City of Johannesburg uncovers illegal water connections in plush Waterfall Estate

2018-05-29 16:58
Johannesburg Mayor Herman Mashaba. Picture: Jabu Kumalo

Johannesburg Mayor Herman Mashaba. Picture: Jabu Kumalo

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Instead of dilapidated and hijacked buildings in the CBD, the plush Waterfall Estate in Midrand became the latest target of the City of Johannesburg's fight against fraud and illegal connections.

Mayor Herman Mashaba said the City's Group Forensic and Investigation Services (GFIS) Unit and the Operation Buya Mthetho team had recovered R8.2 million from several developers who had illegally-connected water meters in the estate and who stole water from the City.

Spokesperson for the City's GFIS Unit Lucky Sindane, said the unit and the Operation Buya Mthetho team established that a number of water meters were installed at the estate without the standard procurement processes.

"It is clear that officials from the City assisted these developers in illegally obtaining these water meters and connected them so that they could carry on with their developments," Sindane said.

"Unfortunately, some developers have found ways to engage in irregular practices which seek to circumvent due process and end with massive revenue leakages for the City."

"This practice amounts to the contravention of water and electricity supply by-laws and carries hefty fines for property owners and developers," he said.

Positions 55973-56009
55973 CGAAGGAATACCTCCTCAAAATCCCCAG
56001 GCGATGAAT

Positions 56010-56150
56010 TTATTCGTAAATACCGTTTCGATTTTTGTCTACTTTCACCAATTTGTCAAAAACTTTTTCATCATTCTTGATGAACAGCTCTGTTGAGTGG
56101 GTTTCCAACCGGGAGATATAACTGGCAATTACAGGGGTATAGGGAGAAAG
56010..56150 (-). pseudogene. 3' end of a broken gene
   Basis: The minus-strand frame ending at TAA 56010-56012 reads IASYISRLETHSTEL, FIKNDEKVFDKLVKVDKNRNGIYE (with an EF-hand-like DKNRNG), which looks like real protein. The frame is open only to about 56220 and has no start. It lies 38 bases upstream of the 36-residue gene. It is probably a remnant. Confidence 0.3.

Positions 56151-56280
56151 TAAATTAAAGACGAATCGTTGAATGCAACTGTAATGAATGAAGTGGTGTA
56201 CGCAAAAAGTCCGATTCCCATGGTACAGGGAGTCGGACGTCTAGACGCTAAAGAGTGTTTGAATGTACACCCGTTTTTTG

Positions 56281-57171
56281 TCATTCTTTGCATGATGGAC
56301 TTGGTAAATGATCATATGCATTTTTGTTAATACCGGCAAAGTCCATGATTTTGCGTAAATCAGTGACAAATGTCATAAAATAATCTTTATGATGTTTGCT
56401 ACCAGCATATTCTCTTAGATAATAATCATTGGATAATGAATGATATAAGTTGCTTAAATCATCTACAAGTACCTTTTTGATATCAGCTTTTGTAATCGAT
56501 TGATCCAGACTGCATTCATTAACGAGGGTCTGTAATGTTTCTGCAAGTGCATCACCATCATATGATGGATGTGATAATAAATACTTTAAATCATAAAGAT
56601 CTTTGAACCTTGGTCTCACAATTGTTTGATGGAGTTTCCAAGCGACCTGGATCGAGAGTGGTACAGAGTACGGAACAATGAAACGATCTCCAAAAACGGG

Sindane said the City lost between R5bn and R8bn annually due to revenue leakages and accounts being deleted from the City's billing system.

He added that the City's forensic and investigation service couldn't reveal the details of the developers yet because they hoped to make arrests in the next few days.

Sindane said, since being established, Operation Buya Mthetho had collected more than R400 million in revenue, which had previously not been billed by the City.

"Operation Buya Mthetho is a multi-departmental operation aimed at enforcing by-laws and bringing the rule of law to the City of Johannesburg. The operation targets properties across Johannesburg that are not paying for municipal services," he said.

"The City will continue to intensify its efforts to stop revenue leakages and improve revenue collection to enhance service delivery."

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